e-book Identities in Context: Individuals and Discourse in Action

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Term Official english. Definition law that established english as the official language of the U. Reasons for it: increased level of immigration students not learning proper english in schools universal comprehension and equal opportunity for the children of immigrants. Term English Only. Definition the official english movement is an english-only movement in disguise certain places make it a requirement promotes discrimination towards non-english speakers lowers self-esteem and academic performance of non-english speakers. Definition pairs of acts usually found together to explain orderliness of conversation If an expected second pair is not forthcoming, communicators will give social meaning to its absence, one conversational practice to enact the identity is to refrain from doing a speech act where it would be expected insertion sequence- involve an inserted adjacency pair to determine if some condition applies that would make the conversationally preferred option possible.

Term Transition relevance places. Definition conversational places where speaker turns can occur grammar end of questions and statements intonation rising or falling nonverbals hand gestures coming to rest at the body silence.

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Term Ways of being direct. Term Way to form direct argument. Term language practices 3. Term Functions of narratives: persuasion argument-making. Definition Stories often leave a strong impression on listeners, their persuasive power is greater than other types of evidence. Term Functions of narratives: performing particular speech acts. Definition EX: the "cautionary tale" performs the speech act of warning indirect way of performing face-threatening acts. Definition Telling the story of an event in a way that highlights particular types of personal or master identities.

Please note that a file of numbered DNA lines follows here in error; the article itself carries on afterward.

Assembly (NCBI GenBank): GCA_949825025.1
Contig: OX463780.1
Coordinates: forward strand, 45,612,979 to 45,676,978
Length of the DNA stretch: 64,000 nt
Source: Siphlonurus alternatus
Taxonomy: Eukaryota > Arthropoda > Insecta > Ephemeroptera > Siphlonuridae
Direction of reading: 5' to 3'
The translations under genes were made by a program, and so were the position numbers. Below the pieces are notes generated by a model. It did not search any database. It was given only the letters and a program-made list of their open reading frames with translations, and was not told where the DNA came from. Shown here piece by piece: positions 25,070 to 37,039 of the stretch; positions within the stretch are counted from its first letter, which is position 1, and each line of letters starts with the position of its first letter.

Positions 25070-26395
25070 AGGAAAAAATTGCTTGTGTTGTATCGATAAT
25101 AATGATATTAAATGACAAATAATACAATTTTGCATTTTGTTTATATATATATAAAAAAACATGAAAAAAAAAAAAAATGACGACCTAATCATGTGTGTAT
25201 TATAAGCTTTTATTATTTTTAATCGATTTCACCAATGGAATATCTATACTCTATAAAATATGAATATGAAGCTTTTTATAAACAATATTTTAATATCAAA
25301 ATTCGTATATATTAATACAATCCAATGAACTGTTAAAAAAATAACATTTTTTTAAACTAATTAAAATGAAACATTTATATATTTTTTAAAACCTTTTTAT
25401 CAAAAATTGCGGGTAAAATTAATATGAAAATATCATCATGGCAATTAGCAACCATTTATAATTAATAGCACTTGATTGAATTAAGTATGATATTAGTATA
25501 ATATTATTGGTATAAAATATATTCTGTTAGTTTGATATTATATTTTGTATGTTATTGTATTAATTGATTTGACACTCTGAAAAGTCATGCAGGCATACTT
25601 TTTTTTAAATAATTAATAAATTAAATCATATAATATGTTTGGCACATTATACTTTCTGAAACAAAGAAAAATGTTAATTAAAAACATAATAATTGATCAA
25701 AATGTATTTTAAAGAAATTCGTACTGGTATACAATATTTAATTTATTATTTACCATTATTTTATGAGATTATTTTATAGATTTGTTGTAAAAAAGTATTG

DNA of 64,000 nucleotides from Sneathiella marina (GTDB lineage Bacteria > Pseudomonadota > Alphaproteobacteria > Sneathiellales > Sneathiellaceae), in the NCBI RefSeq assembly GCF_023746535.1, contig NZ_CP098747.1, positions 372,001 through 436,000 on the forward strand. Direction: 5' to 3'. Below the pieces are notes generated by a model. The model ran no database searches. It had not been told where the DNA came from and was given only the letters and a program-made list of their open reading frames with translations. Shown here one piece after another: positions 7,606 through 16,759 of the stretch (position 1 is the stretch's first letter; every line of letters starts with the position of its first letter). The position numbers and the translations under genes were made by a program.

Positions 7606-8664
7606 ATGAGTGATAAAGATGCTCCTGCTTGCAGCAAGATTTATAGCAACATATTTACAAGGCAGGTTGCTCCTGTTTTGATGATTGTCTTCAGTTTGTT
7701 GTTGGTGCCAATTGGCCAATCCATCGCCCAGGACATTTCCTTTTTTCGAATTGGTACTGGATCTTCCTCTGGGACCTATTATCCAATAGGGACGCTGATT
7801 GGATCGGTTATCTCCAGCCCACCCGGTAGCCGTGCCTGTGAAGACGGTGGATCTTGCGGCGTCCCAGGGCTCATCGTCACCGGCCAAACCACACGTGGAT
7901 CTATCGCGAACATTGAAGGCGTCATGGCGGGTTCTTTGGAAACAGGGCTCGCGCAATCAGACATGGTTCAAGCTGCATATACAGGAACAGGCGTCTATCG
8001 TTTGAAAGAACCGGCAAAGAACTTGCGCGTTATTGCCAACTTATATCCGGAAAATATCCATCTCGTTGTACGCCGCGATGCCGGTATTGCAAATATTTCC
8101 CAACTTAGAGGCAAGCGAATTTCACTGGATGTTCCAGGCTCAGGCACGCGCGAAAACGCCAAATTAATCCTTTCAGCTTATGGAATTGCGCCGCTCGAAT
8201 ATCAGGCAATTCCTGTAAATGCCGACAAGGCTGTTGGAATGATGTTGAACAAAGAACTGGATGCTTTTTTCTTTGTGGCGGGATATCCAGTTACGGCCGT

Definition telling stories to convey views that would cast doubt on the teller's morality or sanity. EX: expressing prejudice. Term Cultural variation. Definition members of different speech communities tell different stories about different things narration style varies. Term Stance.

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Definition communicated attitude towards person, topic, and situation. Term Stance indicators. Term Stance vs. Definition Stance- the view on a topic at the moment Style- usual way of speaking. Term Little stuff. Definition polite way to name something that is regarded as unimportant by another person little stuff helps us understand what went wrong in our interactions with others.

Term Institutional Identity. Definition We use available identities to 'be someone" to others so others can relate to us Ranges from groups, organizations and individuals all do it. Term Multiple goals. Definition we struggle when we have competing goals EX: parent a kid and love. Term Phronesis.

Definition Recognizing how situations and relationships may be thought about differently, and making the little stuff that achieves the big effects visible. Term Choral talk. Definition Segments where people murmur congratulations, say goodbye, or laugh at the same time Term Ethnography of communication. Definition conceptualizes communication as a continuous flow of information, rather than as a segmented exchange of messages. Term Intersectionality. NO YES. Identities in Context: Individuals and Discourse in Action.

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Identity politics